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  • Provenance

    Collection of Joanna Steichen; Howard Greenberg Gallery, New York

  • Exhibited


    Detroit Institute of Arts, Photographs from the Permanent and Private Collections, July–August 1971; Detroit Institute of Arts, The Camera and the Eye: Modern Photography 1925 to the Present, 1975 (each another example exhibited)

  • Literature


    Edward Steichen: A Life in Photography, London: W. H. Allen in collaboration with the Museum of Modern Art, 1963, pl. 180; On the Art of Fixing a Shadow: One Hundred and Fifty Years of Photography, exh. cat., National Gallery of Art, Washington, The Art Institute of Chicago, 1989, pl. 224; Edward Steichen Photofile, London: Thames & Hudson, 2008, pl. 50

  • Catalogue Essay


    The portrait by Edward Steichen offered in the present lot was taken during the rise and rise of the theatre movie age with “the average weekly movie theatre attendance in 1930 nearly equalling the entire population of the United States”. This was a time when the individual image of the film star was often linked to an iconic still rather than a scene from a film – the photographer provided the lasting essence, the embodied fantasy of Hollywood through portraiture.
    Steichen enjoyed his own personal taste of stardom through the pages of Vanity Fair. Vogue was the bible for fashion whereas Vanity Fair was the paper vehicle to inform us about who was who in the world of literature, film and art, planting these people in our long-term visual memory with a tenacious determination. Unlike Alfred Stieglitz, Steichen did not mind taking portraits and being paid for them. He had supported himself long before his role at Vanity Fair, having set up a small studio on 5th Avenue in New York in 1902. Steichen always had energy, enthusiasm and versatility – as a young man, he had adapted readily to his move from fine art and the pictorial to the portrait and, in some ways perhaps, less control of his subject (he did not have the luxury of choosing who he would photograph during his magazine days). His craft changed substantially too, working initially with the sensual softness of the gravure (so many exquisite examples being featured in Camera Work) and then moving to the use of the silver gelatin process, until 1915 when he threw off his pictorial cloak to make sharply focused photographs. One ingredient which always remained constant was his use of light, the former natural softness giving way to the style seen in the portrait featured here, with its dramatic and highly controlled lighting. His re-invention of lighting meant he literally staged his subject giving immediate impact on the printed page.
    “I wanted to reach in to the world, to participate and communicate … to make photographs that could go on the printed page, for now I was determined to reach a large audience instead of a few people I had reached as a painter.” (Edward Steichen: The Portraits, San Francisco: Art Museum Association of America, 1984)
    When Steichen met Charlie Chaplin both men were firmly in the lime-light; one year before this meeting, Chaplin had released The Gold Rush which we now recognise as one of his all-time classic creations. Steichen had become one of the most successful commercial photographers of his time – during his 13-year relationship with Condé Nast, there are only a handful of issues in which his work did not feature in. Through this long passage of portraiture, he found interest in all his subjects, but especially Charlie Chaplin:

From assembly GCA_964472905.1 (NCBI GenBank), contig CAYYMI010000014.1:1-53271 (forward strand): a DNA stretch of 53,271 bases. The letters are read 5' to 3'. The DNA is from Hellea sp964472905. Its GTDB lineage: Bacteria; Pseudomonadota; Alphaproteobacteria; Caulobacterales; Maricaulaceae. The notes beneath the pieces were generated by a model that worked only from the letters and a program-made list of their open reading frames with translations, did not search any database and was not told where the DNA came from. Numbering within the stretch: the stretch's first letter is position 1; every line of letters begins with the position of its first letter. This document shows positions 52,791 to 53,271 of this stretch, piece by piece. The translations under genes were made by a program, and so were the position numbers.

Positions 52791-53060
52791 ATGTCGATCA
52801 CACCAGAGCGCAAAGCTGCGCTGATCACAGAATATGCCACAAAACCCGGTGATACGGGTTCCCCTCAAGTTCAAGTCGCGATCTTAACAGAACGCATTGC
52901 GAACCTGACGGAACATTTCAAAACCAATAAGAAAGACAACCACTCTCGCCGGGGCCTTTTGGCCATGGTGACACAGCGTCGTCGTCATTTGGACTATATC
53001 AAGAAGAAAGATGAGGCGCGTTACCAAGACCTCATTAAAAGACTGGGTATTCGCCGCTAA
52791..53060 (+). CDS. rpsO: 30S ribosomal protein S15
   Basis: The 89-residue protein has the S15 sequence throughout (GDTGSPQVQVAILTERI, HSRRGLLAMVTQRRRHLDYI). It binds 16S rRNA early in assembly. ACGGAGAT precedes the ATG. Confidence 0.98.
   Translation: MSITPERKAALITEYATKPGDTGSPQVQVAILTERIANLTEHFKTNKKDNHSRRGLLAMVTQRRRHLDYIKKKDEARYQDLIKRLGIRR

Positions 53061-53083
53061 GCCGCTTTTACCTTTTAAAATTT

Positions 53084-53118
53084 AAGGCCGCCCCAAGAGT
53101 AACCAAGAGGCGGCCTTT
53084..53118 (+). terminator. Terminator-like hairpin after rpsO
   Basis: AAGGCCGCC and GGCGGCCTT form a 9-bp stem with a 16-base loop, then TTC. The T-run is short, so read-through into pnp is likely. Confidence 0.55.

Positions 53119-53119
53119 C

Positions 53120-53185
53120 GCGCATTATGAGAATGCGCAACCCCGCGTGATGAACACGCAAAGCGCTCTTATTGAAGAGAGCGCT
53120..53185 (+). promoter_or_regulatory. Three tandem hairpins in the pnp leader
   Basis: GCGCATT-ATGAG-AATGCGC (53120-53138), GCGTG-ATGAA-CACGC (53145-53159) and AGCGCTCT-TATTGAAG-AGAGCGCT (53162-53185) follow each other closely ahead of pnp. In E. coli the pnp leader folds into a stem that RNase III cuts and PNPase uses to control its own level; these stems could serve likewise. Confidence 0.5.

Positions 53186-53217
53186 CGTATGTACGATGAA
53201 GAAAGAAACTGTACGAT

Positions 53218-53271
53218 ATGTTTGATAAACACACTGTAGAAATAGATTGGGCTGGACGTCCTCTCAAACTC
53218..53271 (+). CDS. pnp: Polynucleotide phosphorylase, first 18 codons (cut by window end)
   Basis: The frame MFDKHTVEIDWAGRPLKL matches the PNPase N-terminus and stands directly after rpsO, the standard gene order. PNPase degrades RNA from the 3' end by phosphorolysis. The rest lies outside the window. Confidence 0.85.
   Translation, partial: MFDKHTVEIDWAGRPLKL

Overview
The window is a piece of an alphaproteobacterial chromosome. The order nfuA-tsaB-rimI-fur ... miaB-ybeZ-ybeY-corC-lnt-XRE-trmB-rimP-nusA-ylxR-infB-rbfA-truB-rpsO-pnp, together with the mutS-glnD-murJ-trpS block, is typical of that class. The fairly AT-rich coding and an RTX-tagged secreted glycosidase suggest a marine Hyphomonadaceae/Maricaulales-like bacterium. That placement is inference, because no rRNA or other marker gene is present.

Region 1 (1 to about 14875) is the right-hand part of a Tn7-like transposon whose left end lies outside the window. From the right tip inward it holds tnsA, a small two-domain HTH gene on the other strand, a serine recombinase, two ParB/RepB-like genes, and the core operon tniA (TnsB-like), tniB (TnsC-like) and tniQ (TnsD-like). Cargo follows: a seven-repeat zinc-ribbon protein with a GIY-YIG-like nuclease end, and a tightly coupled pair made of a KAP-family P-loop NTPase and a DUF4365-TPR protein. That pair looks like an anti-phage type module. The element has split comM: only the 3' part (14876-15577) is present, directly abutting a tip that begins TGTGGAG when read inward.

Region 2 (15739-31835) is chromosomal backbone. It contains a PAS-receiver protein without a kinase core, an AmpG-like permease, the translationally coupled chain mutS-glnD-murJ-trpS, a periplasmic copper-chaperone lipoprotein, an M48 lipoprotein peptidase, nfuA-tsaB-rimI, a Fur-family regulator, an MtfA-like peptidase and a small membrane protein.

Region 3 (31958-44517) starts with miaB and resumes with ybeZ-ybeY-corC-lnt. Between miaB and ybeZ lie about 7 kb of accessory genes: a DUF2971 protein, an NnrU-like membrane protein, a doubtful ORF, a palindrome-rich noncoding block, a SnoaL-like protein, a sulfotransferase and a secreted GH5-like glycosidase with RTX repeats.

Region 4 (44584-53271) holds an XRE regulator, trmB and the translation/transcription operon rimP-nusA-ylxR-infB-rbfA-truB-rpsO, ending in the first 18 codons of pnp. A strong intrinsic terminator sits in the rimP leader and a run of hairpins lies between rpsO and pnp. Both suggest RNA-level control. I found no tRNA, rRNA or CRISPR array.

“Of course I had favorites. Chaplin was one. The first time he came to the studio, his secretary, who brought him there said, ‘Mr Chaplin has another appointment, so he can only give you twenty minutes’.” (Edward Steichen: A Life in Photography, London: W. H. Allen in collaboration with the Museum of Modern Art, 1963, Chapter 8, n.p.)
    You would not realise for a moment looking at the final image of this relaxed and successful man, illuminated, standing free of his usual movie apparel, proud with dapper suit, hat and cane firmly in the purposely positioned spot light that the beginnings of the sitting had been disjointed:
    “When we got Chaplin in the studio and started to arrange the lights, he froze. I dismissed my assistants and tried to work alone with him, but nothing happened. Finally Chaplin said, ‘You know, I can’t just sit still. I have to be doing something. Then I’m all right.’ So I stopped working and got out a portfolio of my photographs … Then I started to talk to him about The Gold Rush, the film he had just released, he loosened up and became enthusiastic in turn … in a few minutes I had half a dozen portraits of Chaplin relaxed and himself, the image of a dancing faun.” (Edward Steichen: A Life in Photography, ibid.)
    This portrait is an example of the magic created by Steichen through portraiture which he conjures through light, visual symbolisation of the subject and placing the subject in a wide open background – his characteristically simple abstract settings composed of vertical or diagonal planes. These small arenas imbued and illuminated through Steichen’s representation of the sitter make references to major artistic styles such as Cubism and Art Deco.

115

Charlie Chaplin

1925
Gelatin silver print.
25.1 x 20.2 cm (9 7/8 x 7 15/16 in).
Titled 'Chaplin', dated, annotated '258' by the photographer in pencil, annotated 'for V.F', 'Please return Edward Steichen...', in an unidentified hand in pencil and ink on the verso.

Estimate
£50,000 - 70,000 

PHOTOGRAPHS

3 November 2010
London